completion with variation in input parameters. Full-scale dynamic reservoir simulators are preferred for the life of the well
and life of the field simulation to gauge additional gain in recovery with AWC. These can also predict the time and location
of water or gas breakthrough, while calculating other parameters like cumulative phase production. This simulation is
typically performed on full-scale reservoir simulators and is not feasible to perform individual runs for each well completion.
Recent advancement in simulation technology can facilitate full-scale reservoir simulation with provision to incorporate
advanced completions designs in the field models for full field performance evaluation, EUR estimations, and optimized
reservoir management. EUR gain from such simulation could help drive selection and implementation of fit-for-purpose well
completions. Fig. 3 shows a generic workflow for well production or injection performance assessment by comparing various
completion scenarios during reservoir life.
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Fig. 3—Comparison of completion performance over well life for varying AWC options.
Following are two case studies highlighting and demonstrating the application of the well completion optimization
workflow and its value in increasing EUR.

Case Study 1: Multizone High-Rate Water Injector (Baruah and Chan 2014; Bogaert et al. 2004;
Chan et al. 2014a; Carvajal et al. 2013).
Deepwater “K” field in Malaysia has been on production since 2006 and is currently being produced in association with a
waterflood. Wells completed in this field include subsea wells and dry-tree wells tied back to a spar. Conformance issues
abound in the complex, multistacked, heterogeneous reservoirs intercepted by wells in this field. Early water breakthrough
and high water cut were a common theme for many of the wells in this field.

K-field challenges.
• Increase oil productivity by 25,000 B/D
• Improve reservoir conformance and delay the onset of water breakthrough at the producers
• Reduce/eliminate well interventions in the subsea wells
• Commingled injection into multiple sands to reduce the well count
• Achieve the target desired injection rate without exceeding fracture propagation pressure

Proposed solutions.
Based on the challenges and objectives, multizone intelligent well completions for subsea water injectors were finalized.
Intelligent well completion consists of a zonal interval control valve (ICV) with gauges separated by zonal isolation packers.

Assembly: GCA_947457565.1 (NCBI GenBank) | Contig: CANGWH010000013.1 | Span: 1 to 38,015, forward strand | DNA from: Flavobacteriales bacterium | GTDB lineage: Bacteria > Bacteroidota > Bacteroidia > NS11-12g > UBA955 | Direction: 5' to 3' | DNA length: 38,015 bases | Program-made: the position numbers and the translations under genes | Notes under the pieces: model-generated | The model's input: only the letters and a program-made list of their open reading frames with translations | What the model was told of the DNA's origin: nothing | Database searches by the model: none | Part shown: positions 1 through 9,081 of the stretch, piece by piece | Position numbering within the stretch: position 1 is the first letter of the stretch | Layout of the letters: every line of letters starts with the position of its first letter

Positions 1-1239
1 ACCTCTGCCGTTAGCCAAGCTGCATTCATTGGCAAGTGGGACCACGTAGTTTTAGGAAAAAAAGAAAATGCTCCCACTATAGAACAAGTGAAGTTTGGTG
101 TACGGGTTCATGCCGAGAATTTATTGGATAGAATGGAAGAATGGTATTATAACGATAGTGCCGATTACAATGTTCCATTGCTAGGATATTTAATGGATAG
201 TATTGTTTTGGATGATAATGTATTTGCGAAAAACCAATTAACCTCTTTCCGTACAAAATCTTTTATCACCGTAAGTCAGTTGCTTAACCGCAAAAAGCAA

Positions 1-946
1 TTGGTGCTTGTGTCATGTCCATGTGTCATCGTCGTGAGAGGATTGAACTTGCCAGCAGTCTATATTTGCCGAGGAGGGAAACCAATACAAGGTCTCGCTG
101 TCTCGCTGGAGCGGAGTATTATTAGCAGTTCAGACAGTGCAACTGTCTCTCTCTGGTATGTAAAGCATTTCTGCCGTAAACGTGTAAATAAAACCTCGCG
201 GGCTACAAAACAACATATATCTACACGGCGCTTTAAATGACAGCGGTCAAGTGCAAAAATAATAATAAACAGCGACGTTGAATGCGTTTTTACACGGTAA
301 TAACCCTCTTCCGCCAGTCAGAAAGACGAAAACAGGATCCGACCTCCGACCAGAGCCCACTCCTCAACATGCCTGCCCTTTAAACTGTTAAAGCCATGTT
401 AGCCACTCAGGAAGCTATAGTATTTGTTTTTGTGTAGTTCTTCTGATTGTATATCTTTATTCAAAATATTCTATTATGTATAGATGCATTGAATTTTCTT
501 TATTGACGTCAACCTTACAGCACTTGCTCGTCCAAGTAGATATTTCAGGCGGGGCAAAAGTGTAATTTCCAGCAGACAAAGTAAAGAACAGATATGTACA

One of the reasons for selecting the subsea multizonal injectors for the intelligent completion was to make a slot available for
oil producers. This would allow for optimization of the limited slots at the spar for additional oil production.
After extensive collaboration between the operator’s subsurface team and the service contractor’s reservoir solutions
team, two subsea water injectors were selected as potential intelligent completion candidates; both wells covered reservoirs of
interest for the waterflood as follows. Previously most completions targeted only one zone per well.

Well Zone 1 Zone 2

05 Sand3 Sand4
06 Sand2 Sand5
Table 1—Well completion strategy by zones.

Fig. 4—“K” field sand layers.

Well information (including pressures and rates) for wells 05 and 06 are shown in Table 2.

Well Avg THP Avg PDG Avg Rate BHT (°F) IIfrac (B/D/psi)
(psia) (psia) (B/D)
05 4148 6384 13000 100 8.09
06 4205 6609 14492 107 9.74
Table 2—“K” well information – water injectors.

Once the data was reviewed, well and reservoir modeling commenced to determine if flow control was feasible and would
be worthwhile. Results of the modeling for the 05 water injector were encouraging as they clearly illustrated an injection rate
of 20,000–22,000 B/D could be achieved. Likewise, results of the modeling for the 06 well indicated an injection rate of
30,000 B/D could be achieved. Furthermore, injection into the two zones intercepted by both wells could be controlled from
the surface to optimize the injectivity as required. Figs. 5 and 6 present the comingled water injection modeling
(Konopczynski and Ajayi 2004) results of wells 05 and 06, respectively.
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Fig. 5—“K” well 05 intelligent completion water injector modeling results.

Fig. 6—“K” well 06 Intelligent well completion water injector modeling results.

Once the modeling was satisfactorily completed and suitably predicted the successful performance of an intelligent
completion with multiple downhole position choking capability, the next step was to design the completion. Previous
experience as well as related studies not covered as part of this evaluation had previously determined sand control would be a
prudent measure in these wells. Hence, the completion design needed to be capable of accounting for potential sand issues
(most likely to occur during unplanned events resulting in the shutdown of the water injection). Hence, subsequent to the data
review and well/reservoir, an intelligent well completion design was proposed as shown in Fig. 7.